SERVQUAL measures the difference between what customers expect and what they thought they actually received. Calculating the difference between the expected and perceived is known as gap analysis. Organizations try to turn negative gaps into positive scores. The HSG-SS does not gather data on these gaps, but we captured these data in a service expectation survey This survey also gave us the opportunity to determine which types of quality services were most important to our grantee customers, for example, whether they value responsiveness more than accuracy and reliability more than courtesy.

We acquired new information in the analysis of the HSG-SS using the SERVQUAL model, discovering areas for improvement throughout the grants process. We then combined the HSG-SS results with the service expectation survey and used an importance-performance analysis (IPA) to clarify what grantee customers find most important in regard to satisfactory service and the grants process. Using an IPA, not only were we able to verify that we were performing well, but also the level of our performance.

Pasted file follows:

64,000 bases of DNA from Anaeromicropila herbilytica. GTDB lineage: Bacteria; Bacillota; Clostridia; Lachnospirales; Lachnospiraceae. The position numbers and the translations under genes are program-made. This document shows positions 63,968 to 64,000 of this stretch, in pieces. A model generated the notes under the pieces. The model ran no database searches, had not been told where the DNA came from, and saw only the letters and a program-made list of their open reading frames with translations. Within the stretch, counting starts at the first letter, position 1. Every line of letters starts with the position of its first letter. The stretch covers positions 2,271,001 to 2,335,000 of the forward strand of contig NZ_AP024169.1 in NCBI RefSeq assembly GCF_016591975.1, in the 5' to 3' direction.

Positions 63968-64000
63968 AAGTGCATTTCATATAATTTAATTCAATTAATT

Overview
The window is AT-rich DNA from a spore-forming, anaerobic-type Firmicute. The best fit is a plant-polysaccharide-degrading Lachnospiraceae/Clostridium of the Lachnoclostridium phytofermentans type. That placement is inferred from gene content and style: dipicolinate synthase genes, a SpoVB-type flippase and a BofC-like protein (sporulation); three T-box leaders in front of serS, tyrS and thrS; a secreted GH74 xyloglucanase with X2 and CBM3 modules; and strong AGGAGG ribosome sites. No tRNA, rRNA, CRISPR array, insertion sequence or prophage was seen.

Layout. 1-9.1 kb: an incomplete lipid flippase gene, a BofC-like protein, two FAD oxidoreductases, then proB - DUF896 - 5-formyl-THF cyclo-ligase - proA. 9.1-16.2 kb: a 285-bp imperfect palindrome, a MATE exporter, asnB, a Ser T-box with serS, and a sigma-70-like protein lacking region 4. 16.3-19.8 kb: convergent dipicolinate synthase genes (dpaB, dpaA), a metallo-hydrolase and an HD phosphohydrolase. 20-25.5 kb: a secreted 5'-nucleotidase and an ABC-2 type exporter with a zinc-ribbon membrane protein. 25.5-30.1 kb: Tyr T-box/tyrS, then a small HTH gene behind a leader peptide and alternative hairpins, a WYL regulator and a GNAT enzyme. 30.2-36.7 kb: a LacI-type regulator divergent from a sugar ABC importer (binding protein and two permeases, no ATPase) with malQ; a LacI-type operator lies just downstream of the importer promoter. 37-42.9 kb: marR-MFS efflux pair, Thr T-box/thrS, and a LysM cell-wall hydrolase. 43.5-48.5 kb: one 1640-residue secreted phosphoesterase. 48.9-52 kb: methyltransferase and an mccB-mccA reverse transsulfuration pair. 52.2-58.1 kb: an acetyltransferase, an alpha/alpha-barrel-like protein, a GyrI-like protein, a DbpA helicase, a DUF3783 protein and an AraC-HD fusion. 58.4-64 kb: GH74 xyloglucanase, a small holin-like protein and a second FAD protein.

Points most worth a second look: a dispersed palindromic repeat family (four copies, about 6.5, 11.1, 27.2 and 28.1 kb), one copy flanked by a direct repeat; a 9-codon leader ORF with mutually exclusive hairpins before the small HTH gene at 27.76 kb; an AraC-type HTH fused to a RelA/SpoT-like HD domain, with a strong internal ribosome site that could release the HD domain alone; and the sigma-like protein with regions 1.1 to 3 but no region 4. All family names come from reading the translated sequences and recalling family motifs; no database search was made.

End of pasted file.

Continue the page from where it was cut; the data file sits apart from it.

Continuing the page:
SERVQUAL can be applied in numerous settings as long as the key tenets, mainly the SERVQUAL quality dimensions, are maintained. We recommend the follow ing for governments and nonprofits that want to adopt some form of SERVQUAL:

* On the whole, SERVQUAL or a modified version is most useful when employed to test the impact of changes made in organizational processes.

* If the organization is limited in its capacity to implement program measures, combining a SERVQUAL-type survey with satisfaction measures may be an easy way to introduce the concept.

* The survey should be developed from a process map of activities that illustrate the SERVQUAL quality dimension identified in the appendix, especially when conducting a satisfaction survey rather than a quality study.

* A gap analysis is needed, but it should consider the convenience of the customer and organization. A modification of the original SERVQUAL gap analysis is best, but if that is not possible, a modification of the original survey should allow the examination of the importance of quality.